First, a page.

Ricky Hatton recaptured his IBF light welterweight title with a gruelling points win over solid Colombian Juan Urango on his Las Vegas debut.
Hatton (left) shipped some solid blows against Urango
All three judges scored the fight 119-109 to Hatton at the Paris Hotel, but that did not reflect an extremely tough night for the Manchester fighter.
Hatton, 28, started brightly but had become ragged by the middle rounds as Urango's strength began to tell.
But Hatton was rarely troubled and clung on down the final straight.
"I have done what I had to do to win it," said Hatton, whose last four fights have all been world title challenges.
"The way the two of us fight, it was always going to be tough. He takes some shifting - he is very strong.
"The first six rounds felt too comfortable. Maybe I took my foot off the gas, but I don't think it was boring by any stretch.
I was always dominating, the whole fight - but he was always in it
"You know the way I fight - I've shown it over and over again. I think I showed another side, that I can box.
"I was always dominating, the whole fight - but he was always in it."
Hatton, now undefeated in 42 professional fights, was roared on by an estimated 3,000 British fans but the encounter failed to live up to the hype.
He looked sharp in the early exchanges, bouncing in and out of range and landing with a series of uppercuts.
And he followed up with a big right hand in round two as the static Urango struggled to get close.
But there were warning signs for Hatton in round three as Urango landed with two solid right hands before the 'Hitman' hit back with a booming right in round four.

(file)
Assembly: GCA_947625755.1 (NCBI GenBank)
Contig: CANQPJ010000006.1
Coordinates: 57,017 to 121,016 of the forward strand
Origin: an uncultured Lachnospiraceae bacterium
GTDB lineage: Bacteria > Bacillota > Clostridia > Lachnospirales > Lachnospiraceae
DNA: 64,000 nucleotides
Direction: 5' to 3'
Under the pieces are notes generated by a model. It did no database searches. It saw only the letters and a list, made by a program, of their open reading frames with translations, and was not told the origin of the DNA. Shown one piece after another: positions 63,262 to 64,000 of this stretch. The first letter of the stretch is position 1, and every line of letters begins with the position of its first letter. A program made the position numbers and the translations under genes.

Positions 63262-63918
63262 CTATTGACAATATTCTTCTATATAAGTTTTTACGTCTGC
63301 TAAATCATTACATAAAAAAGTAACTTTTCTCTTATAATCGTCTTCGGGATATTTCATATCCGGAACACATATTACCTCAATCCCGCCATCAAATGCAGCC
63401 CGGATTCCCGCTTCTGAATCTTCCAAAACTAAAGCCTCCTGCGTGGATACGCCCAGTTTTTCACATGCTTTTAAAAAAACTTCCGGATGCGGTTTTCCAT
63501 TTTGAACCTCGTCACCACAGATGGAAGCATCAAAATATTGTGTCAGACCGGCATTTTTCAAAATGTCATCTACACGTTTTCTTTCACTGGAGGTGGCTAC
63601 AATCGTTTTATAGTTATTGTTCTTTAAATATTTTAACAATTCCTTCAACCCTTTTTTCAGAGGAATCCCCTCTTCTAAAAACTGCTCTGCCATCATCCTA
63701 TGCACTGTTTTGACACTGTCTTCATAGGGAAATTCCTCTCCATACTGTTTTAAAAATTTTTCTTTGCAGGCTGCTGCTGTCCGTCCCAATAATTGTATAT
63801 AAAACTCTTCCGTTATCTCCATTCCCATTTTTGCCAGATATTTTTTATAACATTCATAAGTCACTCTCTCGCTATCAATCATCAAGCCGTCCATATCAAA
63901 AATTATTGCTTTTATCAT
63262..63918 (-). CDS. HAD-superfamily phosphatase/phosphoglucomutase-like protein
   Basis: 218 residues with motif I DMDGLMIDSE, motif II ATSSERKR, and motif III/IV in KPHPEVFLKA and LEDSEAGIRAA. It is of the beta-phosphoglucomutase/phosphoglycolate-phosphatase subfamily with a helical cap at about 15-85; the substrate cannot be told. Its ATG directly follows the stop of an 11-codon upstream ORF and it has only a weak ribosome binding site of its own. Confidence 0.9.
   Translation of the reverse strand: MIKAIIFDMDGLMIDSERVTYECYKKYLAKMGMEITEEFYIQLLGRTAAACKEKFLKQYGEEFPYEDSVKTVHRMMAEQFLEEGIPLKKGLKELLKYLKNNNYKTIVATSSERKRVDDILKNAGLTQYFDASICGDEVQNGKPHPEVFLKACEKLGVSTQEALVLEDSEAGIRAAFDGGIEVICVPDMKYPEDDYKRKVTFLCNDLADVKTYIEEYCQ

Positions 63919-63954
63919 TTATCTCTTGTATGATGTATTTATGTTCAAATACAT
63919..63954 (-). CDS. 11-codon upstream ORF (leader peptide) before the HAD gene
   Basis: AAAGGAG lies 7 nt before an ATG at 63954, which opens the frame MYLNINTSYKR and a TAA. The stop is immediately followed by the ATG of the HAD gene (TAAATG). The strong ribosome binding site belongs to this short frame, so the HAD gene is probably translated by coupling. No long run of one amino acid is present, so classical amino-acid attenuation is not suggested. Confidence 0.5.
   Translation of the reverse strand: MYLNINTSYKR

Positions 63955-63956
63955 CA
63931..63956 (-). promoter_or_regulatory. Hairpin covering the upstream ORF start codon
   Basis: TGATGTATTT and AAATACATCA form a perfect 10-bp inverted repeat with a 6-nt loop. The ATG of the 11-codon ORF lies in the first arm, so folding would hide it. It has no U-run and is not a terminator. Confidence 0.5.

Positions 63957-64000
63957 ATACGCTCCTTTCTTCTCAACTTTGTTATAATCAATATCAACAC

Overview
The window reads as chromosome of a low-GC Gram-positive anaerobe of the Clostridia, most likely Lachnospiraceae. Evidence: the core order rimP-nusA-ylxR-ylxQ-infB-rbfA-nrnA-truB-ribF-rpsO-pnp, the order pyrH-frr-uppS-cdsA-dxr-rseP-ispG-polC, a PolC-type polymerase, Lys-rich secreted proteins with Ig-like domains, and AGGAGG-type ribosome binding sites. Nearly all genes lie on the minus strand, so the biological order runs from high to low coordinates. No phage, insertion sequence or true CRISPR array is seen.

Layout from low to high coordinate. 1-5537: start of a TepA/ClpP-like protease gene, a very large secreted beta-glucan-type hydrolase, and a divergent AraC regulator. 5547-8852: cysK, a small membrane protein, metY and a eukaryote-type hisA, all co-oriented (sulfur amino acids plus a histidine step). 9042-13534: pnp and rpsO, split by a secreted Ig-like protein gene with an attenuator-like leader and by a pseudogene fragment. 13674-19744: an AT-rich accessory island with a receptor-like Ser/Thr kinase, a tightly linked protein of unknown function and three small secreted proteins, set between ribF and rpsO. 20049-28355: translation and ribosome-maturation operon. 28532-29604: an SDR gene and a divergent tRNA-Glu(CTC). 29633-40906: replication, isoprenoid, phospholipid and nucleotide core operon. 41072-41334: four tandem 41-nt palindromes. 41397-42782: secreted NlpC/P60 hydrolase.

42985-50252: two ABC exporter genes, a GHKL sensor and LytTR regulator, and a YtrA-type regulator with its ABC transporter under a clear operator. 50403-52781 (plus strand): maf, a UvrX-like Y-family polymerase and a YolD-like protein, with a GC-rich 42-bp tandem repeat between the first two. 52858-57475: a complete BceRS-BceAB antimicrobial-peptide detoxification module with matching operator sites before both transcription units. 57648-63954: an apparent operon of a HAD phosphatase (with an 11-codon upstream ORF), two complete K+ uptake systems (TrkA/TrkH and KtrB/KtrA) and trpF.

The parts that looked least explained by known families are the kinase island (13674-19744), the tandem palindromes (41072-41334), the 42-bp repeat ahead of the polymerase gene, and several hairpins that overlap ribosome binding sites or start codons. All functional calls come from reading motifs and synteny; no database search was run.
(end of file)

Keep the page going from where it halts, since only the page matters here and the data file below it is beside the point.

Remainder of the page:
Castillo has won 54 of his 62 fights
But Urango, previously unbeaten in 18 fights, began to home in on Hatton's body in round five and rattled the challenger with another hurtful right hand.
Hatton stepped up the pace again in the sixth and seventh, putting his superior ring-craft to good use and tying Urango up on the inside.
But Hatton was fading badly by round nine, Urango finding the target with another left to the body as Hatton's punches dried up and he continued to spoil.
Hatton's corner looked concerned ahead of the 10th and the final three rounds were little more than a wrestling match.
Urango, though, landed with the cleaner punches, including another energy-sapping left to the body and a wicked right to the head that stiffened Hatton up.
However, Hatton, by now running on fumes, managed to stay out of trouble in the final round and was the deserving winner, although not as emphatic a winner as the scorecards suggested.
Hatton is now set to face Mexico's Jose Luis Castillo in the summer after the former two-time lightweight world champion defeated Cameroon's Hernan Ngoudjo on the undercard.
Castillo, 33, failed to impress on his light welterweight debut and could only manage a split decision over his game, but limited, opponent.
Bullied in clinches and occasionally wobbled by Ngoudjo, Castillo claimed a 115-113 verdict on two judges' cards. Chuck Giampa favoured Ngoudjo by the same score.